Private security giants such as G4S and Serco could be put in charge of child protection services under new proposals drawn up by the government.
In papers published by the Department of Education last month, the government is proposing to permit outsourcing of children’s social services in England to ease the burden on local authorities.
They say the plans will allow authorities to “stimulate new approaches to securing improvements” and “harness third-party expertise”.
Campaigners have voiced strong opposition to the plans, which they say could distort decisions on sensitive family matters.
G4S is currently being investigated by the Serious Fraud Office (SFO) for "serious issues" in connection with “invoicing, delivery and performance reporting” on contracts worth almost £4 billion as well as overcharging taxpayer for botched tagging contracts.
The firm suffered severe damage to its reputation after its failure to fulfil its contract to provide enough security staff for the 2012 London Olympics, forcing the Government to draft in members of the armed forces at short notice.
Professor Eileen Munro, who carried out an independent review of child protection for Michael Gove in 2011, said the proposals were “a bad idea”.
"It's the state's responsibility to protect people from maltreatment. It should not be delegated to a profit-making organisation,” she said.
Critics have cited the track record of companies such as G4S and Serco as evidence of the danger of introducing profit motive to vital public services.
G4S was recently fined for overcharging on a contract to tag offenders, and Serco was rapped for manipulating its results for outsourcing NHS family doctor services.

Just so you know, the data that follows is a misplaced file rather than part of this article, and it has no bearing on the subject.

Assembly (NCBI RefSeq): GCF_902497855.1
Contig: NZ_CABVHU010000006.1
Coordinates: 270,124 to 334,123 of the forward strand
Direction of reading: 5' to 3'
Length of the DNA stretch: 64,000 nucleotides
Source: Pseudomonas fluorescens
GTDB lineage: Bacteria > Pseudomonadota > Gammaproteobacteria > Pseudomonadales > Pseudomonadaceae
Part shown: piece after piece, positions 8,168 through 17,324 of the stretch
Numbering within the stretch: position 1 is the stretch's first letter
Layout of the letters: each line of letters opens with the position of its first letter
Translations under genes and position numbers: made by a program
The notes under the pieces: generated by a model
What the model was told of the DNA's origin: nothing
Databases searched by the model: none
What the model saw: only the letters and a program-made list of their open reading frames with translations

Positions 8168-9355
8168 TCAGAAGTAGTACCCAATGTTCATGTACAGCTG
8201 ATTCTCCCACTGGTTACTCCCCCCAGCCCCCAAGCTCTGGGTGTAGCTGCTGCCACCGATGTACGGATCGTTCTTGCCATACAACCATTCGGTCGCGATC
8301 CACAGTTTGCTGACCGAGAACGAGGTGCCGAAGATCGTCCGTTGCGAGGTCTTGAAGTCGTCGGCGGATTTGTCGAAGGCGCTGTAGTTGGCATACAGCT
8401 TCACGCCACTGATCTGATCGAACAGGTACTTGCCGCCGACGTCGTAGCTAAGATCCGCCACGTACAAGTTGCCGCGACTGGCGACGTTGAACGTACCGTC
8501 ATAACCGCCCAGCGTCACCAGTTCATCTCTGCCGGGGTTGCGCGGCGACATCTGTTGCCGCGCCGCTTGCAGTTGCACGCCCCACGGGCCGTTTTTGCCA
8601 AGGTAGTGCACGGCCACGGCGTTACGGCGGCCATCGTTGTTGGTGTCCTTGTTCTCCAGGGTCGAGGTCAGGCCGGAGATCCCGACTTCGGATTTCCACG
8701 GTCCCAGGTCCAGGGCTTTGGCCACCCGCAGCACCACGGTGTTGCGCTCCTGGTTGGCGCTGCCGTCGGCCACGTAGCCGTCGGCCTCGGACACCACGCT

According to latest estimates, around 68,000 children were in the child care system in England in 2013, with 43,000 on child protection registers.
Kathy Evans, chief executive of the Children England charity, has hit out at plans to outsource vital services to private providers.
"Michael Gove must ensure that no commercial company and its shareholders should ever be able to make profit from public spending on child protection,” she told The Guardian.
“Such an important public function must never be open to the real, or even perceived, risk of being done in the pursuit of profit.”
A spokeswoman for the NSPCC, Britain’s largest child protection charity, said the question was about “how good a service is at turning children’s lives around.
Its director of strategy, Lisa Harker, said the charity was “still looking at the detail to see if there are sufficient checks and balances around service quality”.
A spokesman for the Department of Education said there was “no obligation for councils councils to take up these freedoms and any that do will still be held accountable by Ofsted.”Reuse content